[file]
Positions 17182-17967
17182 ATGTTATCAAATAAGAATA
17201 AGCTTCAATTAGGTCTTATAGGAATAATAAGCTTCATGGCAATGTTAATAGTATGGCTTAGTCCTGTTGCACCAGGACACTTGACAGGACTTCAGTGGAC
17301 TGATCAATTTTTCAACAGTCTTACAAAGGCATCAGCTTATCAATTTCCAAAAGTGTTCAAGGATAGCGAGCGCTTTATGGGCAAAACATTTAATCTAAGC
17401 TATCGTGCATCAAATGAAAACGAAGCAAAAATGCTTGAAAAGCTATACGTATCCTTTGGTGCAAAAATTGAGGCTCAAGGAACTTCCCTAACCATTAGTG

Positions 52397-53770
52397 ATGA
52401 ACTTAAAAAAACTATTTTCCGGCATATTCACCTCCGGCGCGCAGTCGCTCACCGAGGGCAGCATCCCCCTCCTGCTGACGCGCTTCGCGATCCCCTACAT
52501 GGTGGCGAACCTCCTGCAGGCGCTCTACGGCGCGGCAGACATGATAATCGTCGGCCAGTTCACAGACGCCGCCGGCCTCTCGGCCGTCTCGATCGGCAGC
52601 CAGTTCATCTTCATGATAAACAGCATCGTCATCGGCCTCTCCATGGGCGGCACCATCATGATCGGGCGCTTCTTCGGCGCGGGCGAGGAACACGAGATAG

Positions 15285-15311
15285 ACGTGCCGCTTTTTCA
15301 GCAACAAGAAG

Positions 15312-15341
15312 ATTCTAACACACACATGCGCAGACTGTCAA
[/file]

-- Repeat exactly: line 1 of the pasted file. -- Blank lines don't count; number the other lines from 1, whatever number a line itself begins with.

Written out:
Positions 17182-17967